Knafeh
Alternative names
  • Kunafeh
  • Kunafa
  • Kanafeh
  • Knafeh
  • Konafi
  • Kunaftah
  • Künefe
  • Kinafa
TypeDessert
Place of originNablus[1]
Region or state
Serving temperatureWarm, room temperature or cold (qishta variety)
Main ingredients
VariationsMultiple

Knafeh[2] (Arabic: كنافة) is a traditional Arabic dessert, made with spun pastry called kataifi,[3][4][5] soaked in a sweet, sugar-based syrup called attar, and typically layered with cheese, or with other ingredients such as clotted cream, pistachio or nuts, depending on the region.[6] It is popular in the Middle East.[7][6][8][9]

In Arabic, the name may refer to the string pastry itself, or to the entire dessert dish. In Turkish, the string pastry is known as tel kadayıf, and the cheese-based dessert that uses it as künefe. In Turkey, it is called künefe.[10] In the Balkans, the shredded dough is similarly known as kadaif/cataif,[11] and in Greece as kadaifi, and is the basis of various dishes rolled or layered with it, including dessert pastries with nuts and sweet syrups.

Etymology

The English language borrows the word "knafeh" from Levantine and Egyptian Arabic, and widely transliterates it as kanafeh, kenafeh, knafeh, kunafah, kunafeh, konafa, knéfé, kunafa, and similar variations.[12][13]

The ultimate origin of kanafeh is debated. Some sources state that it comes from the Coptic Egyptian word "kenephiten", meaning a bread or cake.[14][15][12][16] Early attestations are found in stories like One Thousand and One Nights.[12] Another view is that it comes from a Semitic root with a meaning of "side" or "wing", from the Arabic kanafa, "to flank or enclose".[17][18]

History

A common story is that the dish was created, and prescribed by doctors, to satisfy the hunger of caliphs during Ramadan. The story is variously said to have happened in Fatimid Egypt, or in the Umayyad Caliphate in Damascus, Syria, where Levantine dessert makers prepared it for Mu'awiya I, to reduce hunger during fasting in Ramadan.[19][20] It is also reported to have been mentioned in writing as early as the tenth century, and to be of Fatimid origin.[21][22][23] However, dishes mentioned in historical texts are not necessarily the same as the modern versions of kanafeh.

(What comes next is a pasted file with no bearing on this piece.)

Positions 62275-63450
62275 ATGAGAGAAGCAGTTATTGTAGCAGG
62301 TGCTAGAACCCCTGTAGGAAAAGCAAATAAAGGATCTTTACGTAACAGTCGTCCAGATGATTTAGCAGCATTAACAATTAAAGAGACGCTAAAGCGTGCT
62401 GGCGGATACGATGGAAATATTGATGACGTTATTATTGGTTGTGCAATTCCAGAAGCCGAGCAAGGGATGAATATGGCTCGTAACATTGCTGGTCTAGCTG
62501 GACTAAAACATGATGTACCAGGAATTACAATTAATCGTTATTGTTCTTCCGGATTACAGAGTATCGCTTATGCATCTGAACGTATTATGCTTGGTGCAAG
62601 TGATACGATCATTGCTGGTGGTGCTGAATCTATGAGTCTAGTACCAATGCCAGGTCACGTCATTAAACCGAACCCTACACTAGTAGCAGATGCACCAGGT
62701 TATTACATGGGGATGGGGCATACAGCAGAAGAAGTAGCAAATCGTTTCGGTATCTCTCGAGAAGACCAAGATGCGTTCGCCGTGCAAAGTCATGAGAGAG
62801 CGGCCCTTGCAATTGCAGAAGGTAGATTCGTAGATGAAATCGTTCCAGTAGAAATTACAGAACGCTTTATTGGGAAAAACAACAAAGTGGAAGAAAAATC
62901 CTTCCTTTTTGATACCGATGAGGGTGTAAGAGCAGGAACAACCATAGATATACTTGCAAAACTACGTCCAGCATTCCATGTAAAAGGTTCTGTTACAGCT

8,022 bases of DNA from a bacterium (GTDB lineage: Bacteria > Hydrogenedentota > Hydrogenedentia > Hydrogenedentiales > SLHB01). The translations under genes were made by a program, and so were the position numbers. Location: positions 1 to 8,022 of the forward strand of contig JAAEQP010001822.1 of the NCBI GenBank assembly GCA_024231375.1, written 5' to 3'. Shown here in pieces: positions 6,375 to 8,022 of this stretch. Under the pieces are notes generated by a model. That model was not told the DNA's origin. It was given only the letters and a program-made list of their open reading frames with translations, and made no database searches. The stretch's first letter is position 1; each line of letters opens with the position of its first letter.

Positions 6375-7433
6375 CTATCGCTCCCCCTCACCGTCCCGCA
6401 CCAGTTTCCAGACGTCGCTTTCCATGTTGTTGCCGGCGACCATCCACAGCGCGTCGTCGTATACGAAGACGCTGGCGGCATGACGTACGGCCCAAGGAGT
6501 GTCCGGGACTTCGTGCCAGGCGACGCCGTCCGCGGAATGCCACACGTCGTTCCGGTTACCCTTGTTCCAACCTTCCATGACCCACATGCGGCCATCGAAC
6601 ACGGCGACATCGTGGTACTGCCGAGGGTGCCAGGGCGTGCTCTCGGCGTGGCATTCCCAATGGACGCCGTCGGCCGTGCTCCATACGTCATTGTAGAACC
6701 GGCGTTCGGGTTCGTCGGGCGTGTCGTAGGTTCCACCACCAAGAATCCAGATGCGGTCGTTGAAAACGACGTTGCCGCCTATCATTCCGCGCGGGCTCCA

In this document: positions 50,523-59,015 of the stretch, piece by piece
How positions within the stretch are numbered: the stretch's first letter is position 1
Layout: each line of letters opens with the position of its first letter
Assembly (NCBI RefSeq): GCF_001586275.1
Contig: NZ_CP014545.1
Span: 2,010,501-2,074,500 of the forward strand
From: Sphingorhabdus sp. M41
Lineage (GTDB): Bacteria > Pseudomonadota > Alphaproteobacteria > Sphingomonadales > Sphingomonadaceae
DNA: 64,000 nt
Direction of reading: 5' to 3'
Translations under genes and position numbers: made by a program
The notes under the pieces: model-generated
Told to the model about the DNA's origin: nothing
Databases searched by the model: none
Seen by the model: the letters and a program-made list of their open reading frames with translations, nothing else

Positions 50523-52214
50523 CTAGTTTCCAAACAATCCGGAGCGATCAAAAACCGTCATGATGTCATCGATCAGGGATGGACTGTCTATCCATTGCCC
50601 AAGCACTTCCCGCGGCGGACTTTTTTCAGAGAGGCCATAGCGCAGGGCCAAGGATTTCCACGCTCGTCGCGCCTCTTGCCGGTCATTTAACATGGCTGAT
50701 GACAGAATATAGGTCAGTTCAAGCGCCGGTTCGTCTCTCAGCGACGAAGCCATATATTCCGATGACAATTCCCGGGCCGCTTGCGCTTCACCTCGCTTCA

Ibn Sayyar al-Warraq's tenth century Kitab al-Tabikh (Book of Dishes), a collection of Arabic recipes and food advice of the Abbasid caliphs, mentions neither the word kunāfa, nor a description of the dish as it is known today. However, it does feature a chapter on desserts made with the related qatāyif, meaning crêpes, from which the Turkish word kadayıf and Greek word kataïfi derive. In one recipe, qatāyif are stuffed with nuts, deep-fried, and topped with honey-sugar syrup, which is essentially unchanged in today's version. Also described are large thin crêpes resembling fabric, called ruqāq, cooked on a round sheet of metal called a tābaq, layered with fruit, and drenched with sugar.[24][6]

Traditional knafeh maker in Cairo

The 13th century anonymous Kitab al tabikh fi-l-Maghrib wa-l-Andalus (Book of Dishes from Maghreb and Al-Andalus) uses the word 'kunāfa' to describe a crêpe made with thin batter on an Indian pan or "mirror" (the tābaq), and says it is equivalent to ruqāq. It also gives a recipe for Abbasid Qatāyif (the crêpes being called musahhada in Al-Andalus), which uses the same batter, but the kunāfa is made thinner, "like a fine tissue". It gives a number of dessert recipes for kunāfa, where the crêpes are served layered with fresh cheese, baked, and topped with honey and rose syrup; or cut up into shreds like rose leaves and cooked with honey, nuts, sugar, and rosewater.[25][6]

Ibn al-Jazari gives an account of a 13th-century market inspector who rode through Damascus at night, ensuring the quality of kunāfa, qatā'if, and other foods associated with Ramadan, during the Mamluk period.[26]